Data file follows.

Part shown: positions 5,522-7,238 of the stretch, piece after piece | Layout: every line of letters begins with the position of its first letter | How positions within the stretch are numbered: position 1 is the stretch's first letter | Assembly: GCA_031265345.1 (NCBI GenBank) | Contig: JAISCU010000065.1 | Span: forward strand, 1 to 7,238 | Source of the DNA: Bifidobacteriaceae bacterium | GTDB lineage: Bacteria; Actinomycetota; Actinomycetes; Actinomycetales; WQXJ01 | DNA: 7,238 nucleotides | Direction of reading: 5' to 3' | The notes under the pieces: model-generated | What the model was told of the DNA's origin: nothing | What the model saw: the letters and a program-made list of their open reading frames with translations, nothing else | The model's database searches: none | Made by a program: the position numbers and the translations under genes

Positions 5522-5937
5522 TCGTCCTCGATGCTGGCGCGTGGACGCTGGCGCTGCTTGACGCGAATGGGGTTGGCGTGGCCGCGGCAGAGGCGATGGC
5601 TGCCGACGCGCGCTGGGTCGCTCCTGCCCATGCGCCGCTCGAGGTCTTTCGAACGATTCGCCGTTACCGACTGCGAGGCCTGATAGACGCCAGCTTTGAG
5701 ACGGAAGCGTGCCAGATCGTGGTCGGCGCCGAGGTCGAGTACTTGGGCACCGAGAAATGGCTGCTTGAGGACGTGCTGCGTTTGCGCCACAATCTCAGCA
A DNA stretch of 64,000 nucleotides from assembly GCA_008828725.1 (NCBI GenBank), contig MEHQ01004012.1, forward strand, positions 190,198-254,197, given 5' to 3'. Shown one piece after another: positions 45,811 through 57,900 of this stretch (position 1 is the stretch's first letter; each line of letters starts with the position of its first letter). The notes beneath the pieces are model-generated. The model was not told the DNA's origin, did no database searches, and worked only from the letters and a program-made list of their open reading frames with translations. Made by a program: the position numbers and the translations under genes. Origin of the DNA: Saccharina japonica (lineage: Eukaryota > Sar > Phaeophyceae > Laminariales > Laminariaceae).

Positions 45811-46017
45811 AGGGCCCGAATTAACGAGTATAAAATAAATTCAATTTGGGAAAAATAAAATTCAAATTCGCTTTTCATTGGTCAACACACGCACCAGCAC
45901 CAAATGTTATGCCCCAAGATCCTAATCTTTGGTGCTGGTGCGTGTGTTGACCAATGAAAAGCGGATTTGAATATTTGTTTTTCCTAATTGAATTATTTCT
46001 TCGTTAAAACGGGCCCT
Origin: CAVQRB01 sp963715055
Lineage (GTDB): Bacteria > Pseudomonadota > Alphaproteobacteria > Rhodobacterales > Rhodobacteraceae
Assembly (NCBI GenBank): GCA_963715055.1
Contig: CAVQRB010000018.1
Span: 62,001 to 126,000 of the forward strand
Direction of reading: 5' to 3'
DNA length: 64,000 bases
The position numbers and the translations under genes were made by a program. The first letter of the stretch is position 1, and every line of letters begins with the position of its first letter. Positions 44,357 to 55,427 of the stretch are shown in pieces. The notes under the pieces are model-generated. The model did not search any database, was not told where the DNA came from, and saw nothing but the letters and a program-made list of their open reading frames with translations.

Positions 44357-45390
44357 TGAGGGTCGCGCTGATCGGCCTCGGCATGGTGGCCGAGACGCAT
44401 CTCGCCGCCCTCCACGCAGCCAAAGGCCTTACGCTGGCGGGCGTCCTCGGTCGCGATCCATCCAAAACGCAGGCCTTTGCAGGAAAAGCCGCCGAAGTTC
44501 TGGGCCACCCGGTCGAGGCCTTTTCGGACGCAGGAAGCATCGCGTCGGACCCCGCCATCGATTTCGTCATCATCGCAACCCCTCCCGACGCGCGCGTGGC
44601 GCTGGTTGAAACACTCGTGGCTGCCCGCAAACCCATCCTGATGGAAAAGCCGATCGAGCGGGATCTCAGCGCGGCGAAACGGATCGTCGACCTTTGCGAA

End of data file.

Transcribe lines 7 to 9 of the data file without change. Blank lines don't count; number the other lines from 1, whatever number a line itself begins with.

Positions 45811-46017
45811 AGGGCCCGAATTAACGAGTATAAAATAAATTCAATTTGGGAAAAATAAAATTCAAATTCGCTTTTCATTGGTCAACACACGCACCAGCAC
45901 CAAATGTTATGCCCCAAGATCCTAATCTTTGGTGCTGGTGCGTGTGTTGACCAATGAAAAGCGGATTTGAATATTTGTTTTTCCTAATTGAATTATTTCT